The system worked.
The Minnesota Orchestra moved with what seemed glacial slowness to replace longtime concertmaster Jorja Fleezanis, who departed in 2009 after a distinguished 20-year tenure. But when finally the orchestra, from an impressive field, chose Erin Keefe as Fleezanis' successor, it chose well.
Keefe has been a presence since taking up her duties as the orchestra's 19th concertmaster in September, making her mark in works as dissimilar as Strauss' brash "Ein Heldenleben" and Brahms' elegiac Clarinet Quintet (with the chamber ensemble Accordo). But only now, with a superlative performance in Beethoven's Violin Concerto on an all-Beethoven Sommerfest program led by Osmo Vänskä, has her stature become fully apparent. She is an extraordinary artist -- a bright new star in the Twin Cities sky.
A Massachusetts native, the 30-something Keefe (now living in St. Paul) is a product of Philadelphia's Curtis Institute and New York's Juilliard School, and has all the musical sophistication and technical polish her pedigree would imply. But she is more than her résumé. Her playing seems to reconcile opposites, combining stillness and exuberance, soberness and sublimity -- qualities to which Beethoven responds gratefully.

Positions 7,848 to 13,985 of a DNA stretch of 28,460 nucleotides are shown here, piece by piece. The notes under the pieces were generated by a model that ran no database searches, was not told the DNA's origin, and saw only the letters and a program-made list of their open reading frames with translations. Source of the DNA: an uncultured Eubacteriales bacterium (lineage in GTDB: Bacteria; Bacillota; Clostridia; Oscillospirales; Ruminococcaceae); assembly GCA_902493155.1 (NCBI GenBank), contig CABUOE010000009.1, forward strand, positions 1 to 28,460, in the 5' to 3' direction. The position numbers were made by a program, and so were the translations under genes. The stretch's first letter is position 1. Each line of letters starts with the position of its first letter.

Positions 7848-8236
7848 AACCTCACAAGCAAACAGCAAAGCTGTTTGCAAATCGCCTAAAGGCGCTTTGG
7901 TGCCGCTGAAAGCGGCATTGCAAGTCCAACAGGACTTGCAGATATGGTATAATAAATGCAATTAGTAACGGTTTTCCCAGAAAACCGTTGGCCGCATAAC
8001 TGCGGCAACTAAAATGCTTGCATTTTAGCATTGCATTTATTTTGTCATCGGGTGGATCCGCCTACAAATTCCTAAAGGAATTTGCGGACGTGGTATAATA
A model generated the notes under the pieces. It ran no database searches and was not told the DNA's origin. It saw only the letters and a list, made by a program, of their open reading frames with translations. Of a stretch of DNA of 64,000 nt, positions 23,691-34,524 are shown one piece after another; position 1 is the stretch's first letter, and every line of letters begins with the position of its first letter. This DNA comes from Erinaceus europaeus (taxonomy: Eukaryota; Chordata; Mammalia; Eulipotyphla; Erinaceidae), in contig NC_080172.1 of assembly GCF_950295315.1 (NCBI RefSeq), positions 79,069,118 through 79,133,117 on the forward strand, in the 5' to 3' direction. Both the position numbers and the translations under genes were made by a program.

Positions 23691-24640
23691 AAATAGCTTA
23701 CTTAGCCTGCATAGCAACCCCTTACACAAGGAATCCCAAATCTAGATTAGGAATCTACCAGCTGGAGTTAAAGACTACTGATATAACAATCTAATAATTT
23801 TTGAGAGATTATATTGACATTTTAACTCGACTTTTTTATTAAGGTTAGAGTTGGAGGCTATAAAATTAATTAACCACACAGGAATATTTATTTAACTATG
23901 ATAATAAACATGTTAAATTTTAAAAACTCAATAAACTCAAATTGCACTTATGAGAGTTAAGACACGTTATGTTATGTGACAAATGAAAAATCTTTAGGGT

Keefe's performance Thursday, entirely from memory, was a double debut: her first appearance as concerto soloist with her Minnesota colleagues and, more remarkably, her first outing anywhere in Beethoven's singular concerto. Yet there was nothing generic, nothing merely accurate. She negotiated Fritz Kreisler's wickedly difficult cadenzas with seeming ease, treating them less as occasions for virtuoso display than as opportunities to dig deeper into Beethoven's musical materials. And the goose-bump moment just after the first-movement cadenza, when at last the soloist plays the work's opening theme, has never seemed more of a consummation.
The concerto was framed by two works more representative of Beethoven's middle period: the "Eroica" Symphony and the "Coriolan" Overture. Vänskä's almost pugilistic "Eroica" is a known quantity -- his recording with the orchestra ranks among the signature achievements of their partnership -- but it has rarely sounded as gutsy as it did Thursday in the University of Minnesota's compact, bass-friendly Ted Mann Concert Hall (where Sommerfest is encamped during Orchestra Hall's makeover).
Launched abruptly, while the audience was still applauding, the opening Allegro seethed; the Finale, often underestimated, brought a sense of cosmic play. And "Coriolan," one of those drama-compressing Beethoven overtures that overshadows the work it was meant to preface, raged mightily.
Larry Fuchsberg writes regularly about music.